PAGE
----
This justifies a lot of "Outside view" reasoning. If I'm planning for a project, and don't have a track record of being exceptionally timely, then I should expect that I will plan as well as any other human, ie badly. Or if I'm about to become a parent, then I should expect I'd behave about the same level as typical parents of my class and background.

Or if me and a hundred other people are each locked in a hundred numbered rooms (numbered to ), then I should expect that there's chance my room number is less than .

Notice that in that last example, I don't have to be similar to the other people at all for the argument to go through. The other 'people' could be aliens, robots, rocks, or dead, and the reasoning would still go through.

Now, when we ask a question like Q', the reference class to be used is defined in the question asked.

Minimal reference class

But are there some forms of "natural" reference classes, universal in some senses? I can think of two "natural" reference classes that can be used for SSA. The first is the reference class of everything whatsoever that ever existed. The second is the narrow class of beings subjectively indistinguishable from you. Any reference class between those two would have the problem that there exist reference class problems with natural reference classes with neither a subset nor a superset of . So doesn't fit naturally with reference class reasoning in general.

And there are arguments to use , since that is the only reference class where "all I know is that I'm a member of " is always true.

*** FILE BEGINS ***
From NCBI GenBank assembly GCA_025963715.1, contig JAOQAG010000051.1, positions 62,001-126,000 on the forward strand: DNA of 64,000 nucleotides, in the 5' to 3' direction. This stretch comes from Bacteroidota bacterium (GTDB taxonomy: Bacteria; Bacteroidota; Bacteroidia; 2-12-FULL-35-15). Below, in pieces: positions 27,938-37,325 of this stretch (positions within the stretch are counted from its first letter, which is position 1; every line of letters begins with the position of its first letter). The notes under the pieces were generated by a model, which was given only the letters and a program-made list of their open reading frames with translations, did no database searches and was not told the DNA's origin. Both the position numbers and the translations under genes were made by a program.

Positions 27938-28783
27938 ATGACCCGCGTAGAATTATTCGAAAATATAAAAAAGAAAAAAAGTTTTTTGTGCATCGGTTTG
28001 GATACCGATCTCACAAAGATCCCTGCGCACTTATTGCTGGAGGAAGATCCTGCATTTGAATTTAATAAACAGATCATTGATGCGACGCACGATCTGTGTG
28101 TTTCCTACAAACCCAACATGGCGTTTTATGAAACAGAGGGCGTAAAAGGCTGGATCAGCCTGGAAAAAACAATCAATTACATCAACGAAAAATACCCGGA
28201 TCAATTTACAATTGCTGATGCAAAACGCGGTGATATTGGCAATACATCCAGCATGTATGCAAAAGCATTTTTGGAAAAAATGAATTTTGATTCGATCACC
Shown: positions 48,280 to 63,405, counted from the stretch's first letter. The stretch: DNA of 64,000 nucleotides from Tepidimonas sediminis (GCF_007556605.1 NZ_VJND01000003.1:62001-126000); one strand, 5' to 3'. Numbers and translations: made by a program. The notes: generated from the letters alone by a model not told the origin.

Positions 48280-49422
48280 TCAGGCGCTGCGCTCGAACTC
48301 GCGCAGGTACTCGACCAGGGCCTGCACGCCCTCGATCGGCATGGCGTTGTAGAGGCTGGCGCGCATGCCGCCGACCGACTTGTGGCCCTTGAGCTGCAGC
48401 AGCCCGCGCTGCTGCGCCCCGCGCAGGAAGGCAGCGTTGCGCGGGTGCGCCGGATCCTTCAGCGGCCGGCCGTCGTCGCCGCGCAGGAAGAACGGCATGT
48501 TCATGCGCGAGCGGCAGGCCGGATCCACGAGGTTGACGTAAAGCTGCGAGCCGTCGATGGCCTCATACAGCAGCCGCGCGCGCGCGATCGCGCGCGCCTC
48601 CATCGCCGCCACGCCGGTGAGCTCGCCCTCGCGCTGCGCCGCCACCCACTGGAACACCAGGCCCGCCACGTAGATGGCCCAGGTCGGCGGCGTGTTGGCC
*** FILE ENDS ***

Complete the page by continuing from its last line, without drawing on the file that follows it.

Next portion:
So, onwards with SSA and . Right?

Consistent updating

The problem with the minimal reference class is that it is changing - two copies of me with the same subjective experiences can diverge (or, more rarely, converge). This means that using this reference class will result in SSA being time-inconsistent, in the same way that FNC is. Indeed, in terms of its probability about the universe, FNC essentially is SSA with .

If we want time consistency, a desirable trait, we could instead talk about an agent's subjective experience at a particular point in time - call this experience at this time . Then the class would be all agents who were ever in the subjective state . This provides a one-off update to the prior probabilities of all worlds. But in order to maintain time-inconsistency across duplication, we have to do some extra work, such as allowing SSA to provide for a distribution of agents in , rather than just selecting them with equal probability (if one agent becomes two, then the probabilistic weight of that one agent has to be the same as the sums of the weights of the two descendants). But those challenges are doable.

Ok, that's fine, but at point in an agent's subjective experiences should they pick? Well, what is the point of time consistency anyway? If we're time inconsistent, we open ourselves up to being dutch-booked. On the other hand, on any given single probability decision, it the better reference class to use.

Therefore it makes sense to set to be as late as possible before it becomes relevant, ie just before major anthropic decisions need to me made.

11